[RFC3971] Arkko, J., Ed., Kempf, J., Zill, B., and P. Nikander, [RFC3971] Arkko, J., Ed., Kempf, J., Zill, B., and P. Nikander,
"SEcure Neighbor Discovery (SEND)", RFC 3971, "SEcure Neighbor Discovery (SEND)", RFC 3971,
DOI 10.17487/RFC3971, March 2005, DOI 10.17487/RFC3971, March 2005,
<http://www.rfc-editor.org/info/rfc3971>. <https://www.rfc-editor.org/info/rfc3971>.
[RFC3972] Aura, T., "Cryptographically Generated Addresses (CGA)", [RFC3972] Aura, T., "Cryptographically Generated Addresses (CGA)",
RFC 3972, DOI 10.17487/RFC3972, March 2005, RFC 3972, DOI 10.17487/RFC3972, March 2005,
<http://www.rfc-editor.org/info/rfc3972>. <https://www.rfc-editor.org/info/rfc3972>.
[RFC4944] Montenegro, G., Kushalnagar, N., Hui, J., and D. Culler,
"Transmission of IPv6 Packets over IEEE 802.15.4
Networks", RFC 4944, DOI 10.17487/RFC4944, September 2007,
<http://www.rfc-editor.org/info/rfc4944>.
[RFC6282] Hui, J., Ed. and P. Thubert, "Compression Format for IPv6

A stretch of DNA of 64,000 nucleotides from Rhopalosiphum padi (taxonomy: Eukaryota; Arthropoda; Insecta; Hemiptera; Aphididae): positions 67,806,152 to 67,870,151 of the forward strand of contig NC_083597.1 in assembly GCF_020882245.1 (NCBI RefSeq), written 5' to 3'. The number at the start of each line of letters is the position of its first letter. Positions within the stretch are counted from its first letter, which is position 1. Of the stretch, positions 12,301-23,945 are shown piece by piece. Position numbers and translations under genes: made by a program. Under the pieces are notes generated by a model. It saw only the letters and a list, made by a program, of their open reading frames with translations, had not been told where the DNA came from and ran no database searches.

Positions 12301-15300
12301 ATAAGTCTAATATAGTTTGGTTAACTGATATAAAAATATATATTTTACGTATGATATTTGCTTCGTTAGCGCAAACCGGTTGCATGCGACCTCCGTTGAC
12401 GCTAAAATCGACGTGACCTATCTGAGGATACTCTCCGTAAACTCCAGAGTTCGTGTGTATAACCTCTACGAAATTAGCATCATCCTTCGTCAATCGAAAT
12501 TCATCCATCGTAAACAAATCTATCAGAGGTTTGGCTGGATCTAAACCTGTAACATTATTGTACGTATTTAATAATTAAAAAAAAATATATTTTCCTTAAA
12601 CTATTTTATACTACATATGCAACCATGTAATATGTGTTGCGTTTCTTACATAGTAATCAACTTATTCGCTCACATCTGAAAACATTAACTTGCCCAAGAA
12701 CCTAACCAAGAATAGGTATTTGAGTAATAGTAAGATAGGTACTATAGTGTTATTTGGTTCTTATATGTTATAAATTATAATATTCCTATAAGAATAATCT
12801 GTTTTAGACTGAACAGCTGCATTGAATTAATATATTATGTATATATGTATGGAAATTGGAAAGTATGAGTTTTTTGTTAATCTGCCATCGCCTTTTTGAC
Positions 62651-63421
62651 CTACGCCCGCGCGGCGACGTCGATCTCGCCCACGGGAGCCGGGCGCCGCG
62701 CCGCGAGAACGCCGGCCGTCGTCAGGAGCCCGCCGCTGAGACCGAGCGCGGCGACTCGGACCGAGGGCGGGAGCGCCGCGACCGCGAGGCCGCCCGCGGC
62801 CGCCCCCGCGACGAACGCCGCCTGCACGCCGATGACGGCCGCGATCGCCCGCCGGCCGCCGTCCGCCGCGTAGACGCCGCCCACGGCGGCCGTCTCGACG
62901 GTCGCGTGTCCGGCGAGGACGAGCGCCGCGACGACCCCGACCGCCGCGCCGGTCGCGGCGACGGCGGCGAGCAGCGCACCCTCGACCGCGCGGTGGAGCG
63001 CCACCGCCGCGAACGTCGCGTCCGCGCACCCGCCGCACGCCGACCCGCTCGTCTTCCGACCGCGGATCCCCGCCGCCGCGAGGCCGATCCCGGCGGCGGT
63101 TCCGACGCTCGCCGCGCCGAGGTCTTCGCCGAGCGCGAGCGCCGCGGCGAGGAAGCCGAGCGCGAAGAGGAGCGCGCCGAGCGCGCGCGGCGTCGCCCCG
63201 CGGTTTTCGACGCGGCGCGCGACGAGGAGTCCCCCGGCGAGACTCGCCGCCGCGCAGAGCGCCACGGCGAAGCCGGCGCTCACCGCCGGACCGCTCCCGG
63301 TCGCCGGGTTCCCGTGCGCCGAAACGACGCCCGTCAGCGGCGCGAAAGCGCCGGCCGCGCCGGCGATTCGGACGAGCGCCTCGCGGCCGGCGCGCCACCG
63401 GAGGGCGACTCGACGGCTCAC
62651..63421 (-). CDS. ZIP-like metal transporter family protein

Datagrams over IEEE 802.15.4-Based Networks", RFC 6282,
DOI 10.17487/RFC6282, September 2011,
<http://www.rfc-editor.org/info/rfc6282>.
[RFC4919] Kushalnagar, N., Montenegro, G., and C. Schumacher, "IPv6 [RFC4919] Kushalnagar, N., Montenegro, G., and C. Schumacher, "IPv6
over Low-Power Wireless Personal Area Networks (6LoWPANs): over Low-Power Wireless Personal Area Networks (6LoWPANs):
Overview, Assumptions, Problem Statement, and Goals", Overview, Assumptions, Problem Statement, and Goals",
RFC 4919, DOI 10.17487/RFC4919, August 2007, RFC 4919, DOI 10.17487/RFC4919, August 2007,
<http://www.rfc-editor.org/info/rfc4919>. <https://www.rfc-editor.org/info/rfc4919>.
[RFC4944] Montenegro, G., Kushalnagar, N., Hui, J., and D. Culler,
"Transmission of IPv6 Packets over IEEE 802.15.4
Networks", RFC 4944, DOI 10.17487/RFC4944, September 2007,
<https://www.rfc-editor.org/info/rfc4944>.
[RFC5889] Baccelli, E., Ed. and M. Townsley, Ed., "IP Addressing [RFC5889] Baccelli, E., Ed. and M. Townsley, Ed., "IP Addressing